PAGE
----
The political unrest in Egypt was the source of many headlines this weekend, including money sections which took a personal finance view of rushing to dig into the Egyptian economy.
Patrick Collinson (@pcollinson) in Saturday’s Guardian looked at the possible profits to be made from acting quickly and investing in the country. Egyptian shares fell by 11 per cent before the exchange was forced to close, so purchasing shares in value-hit companies could offer quality rewards when the troubles have calmed.
However, Kathryn Cooper in the Sunday Times (@TimesMoney) warned that the Egyptian opportunity is too risky for the average investor, especially with the continuing uncertainty surrounding emerging markets and inflation. In his Independent on Sunday column, Julian Knight (@ukmoneyguru) also alerted would-be investors to the difficulties of getting your money back out of an unstable economy.
Investors who heed these risks but are keen to look abroad to increase their portfolios could consider Nina Montagu-Smith’s (@ninamontagu) Sunday Times recommendations. Montagu-Smith’s tips for Europe and America reference the Ignis Argonaut European Income fund amongst others.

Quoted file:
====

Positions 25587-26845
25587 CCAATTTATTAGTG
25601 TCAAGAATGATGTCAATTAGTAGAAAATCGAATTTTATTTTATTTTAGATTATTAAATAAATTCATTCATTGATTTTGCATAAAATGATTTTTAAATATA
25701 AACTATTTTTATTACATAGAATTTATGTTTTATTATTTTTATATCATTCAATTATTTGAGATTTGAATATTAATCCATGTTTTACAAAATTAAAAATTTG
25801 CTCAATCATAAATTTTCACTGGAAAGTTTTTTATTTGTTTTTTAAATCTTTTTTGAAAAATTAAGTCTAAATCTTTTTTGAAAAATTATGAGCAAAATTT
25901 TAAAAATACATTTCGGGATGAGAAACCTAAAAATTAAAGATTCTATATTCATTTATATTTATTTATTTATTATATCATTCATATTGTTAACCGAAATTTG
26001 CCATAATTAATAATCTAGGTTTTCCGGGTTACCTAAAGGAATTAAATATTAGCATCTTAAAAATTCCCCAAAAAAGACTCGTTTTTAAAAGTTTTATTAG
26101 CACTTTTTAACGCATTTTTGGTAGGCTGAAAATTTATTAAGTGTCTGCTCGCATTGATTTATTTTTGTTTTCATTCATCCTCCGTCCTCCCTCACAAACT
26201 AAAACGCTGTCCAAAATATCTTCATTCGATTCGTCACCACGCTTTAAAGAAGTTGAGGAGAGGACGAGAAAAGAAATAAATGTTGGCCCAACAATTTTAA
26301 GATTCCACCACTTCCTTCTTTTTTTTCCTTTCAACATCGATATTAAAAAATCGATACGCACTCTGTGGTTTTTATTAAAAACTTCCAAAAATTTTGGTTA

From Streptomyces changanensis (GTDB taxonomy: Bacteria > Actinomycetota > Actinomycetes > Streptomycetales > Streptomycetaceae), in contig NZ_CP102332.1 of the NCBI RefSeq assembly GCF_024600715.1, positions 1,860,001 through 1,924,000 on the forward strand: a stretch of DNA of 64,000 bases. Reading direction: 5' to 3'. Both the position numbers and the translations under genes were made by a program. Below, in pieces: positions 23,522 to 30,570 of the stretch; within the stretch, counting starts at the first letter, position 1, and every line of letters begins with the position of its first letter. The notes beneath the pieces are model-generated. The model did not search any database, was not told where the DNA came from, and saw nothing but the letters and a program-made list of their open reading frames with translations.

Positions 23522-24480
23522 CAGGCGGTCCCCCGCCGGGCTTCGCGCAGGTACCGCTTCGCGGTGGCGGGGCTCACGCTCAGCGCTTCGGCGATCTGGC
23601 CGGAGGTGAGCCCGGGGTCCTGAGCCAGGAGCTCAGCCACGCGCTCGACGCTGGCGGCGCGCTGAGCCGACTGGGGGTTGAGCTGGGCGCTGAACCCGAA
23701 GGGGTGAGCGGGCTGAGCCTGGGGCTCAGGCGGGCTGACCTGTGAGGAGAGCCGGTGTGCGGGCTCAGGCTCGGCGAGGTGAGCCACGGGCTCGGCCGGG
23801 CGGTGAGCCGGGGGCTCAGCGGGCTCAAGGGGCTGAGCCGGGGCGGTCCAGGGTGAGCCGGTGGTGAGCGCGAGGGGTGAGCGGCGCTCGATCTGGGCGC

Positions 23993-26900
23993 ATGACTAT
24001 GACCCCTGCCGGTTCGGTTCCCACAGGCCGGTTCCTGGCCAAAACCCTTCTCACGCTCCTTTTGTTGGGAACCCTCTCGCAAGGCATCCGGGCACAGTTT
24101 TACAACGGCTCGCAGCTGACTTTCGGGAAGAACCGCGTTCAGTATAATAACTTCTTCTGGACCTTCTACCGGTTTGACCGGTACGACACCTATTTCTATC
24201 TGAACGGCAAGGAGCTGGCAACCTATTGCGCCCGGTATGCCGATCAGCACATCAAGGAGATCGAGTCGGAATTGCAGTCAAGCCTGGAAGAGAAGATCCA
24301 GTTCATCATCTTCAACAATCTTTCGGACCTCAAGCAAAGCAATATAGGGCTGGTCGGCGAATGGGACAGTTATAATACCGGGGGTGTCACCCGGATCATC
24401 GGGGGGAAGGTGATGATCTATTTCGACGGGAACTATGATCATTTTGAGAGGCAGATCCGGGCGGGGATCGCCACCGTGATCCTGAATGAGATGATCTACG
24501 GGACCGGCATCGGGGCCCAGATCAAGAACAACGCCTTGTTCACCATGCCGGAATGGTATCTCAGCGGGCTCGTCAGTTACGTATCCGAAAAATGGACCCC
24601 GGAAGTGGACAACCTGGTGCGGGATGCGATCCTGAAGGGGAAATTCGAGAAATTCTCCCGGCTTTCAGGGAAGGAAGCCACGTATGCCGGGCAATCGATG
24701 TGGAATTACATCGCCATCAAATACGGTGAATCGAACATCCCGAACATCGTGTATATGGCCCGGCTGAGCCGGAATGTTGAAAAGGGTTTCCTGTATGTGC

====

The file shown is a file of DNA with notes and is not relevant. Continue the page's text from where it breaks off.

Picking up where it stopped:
Putting Egypt aside, Julian Knight’s column (@ukmoneyguru) also commented on the announcement of Martin Wheatley to the position of new chief executive of the CPMA whilst Jo Thornhill in the Mail on Sunday (@DMAILmoney) explored the latest victim of the Government’s spending cuts – the free debt advice services supported by the Financial Exclusion Fund.
There was a general lack of movement elsewhere on the scoreboard, with the exception of regulation which saw a threefold increase in stories this week.
The rest of the scores on the board were:
Credit cards 2%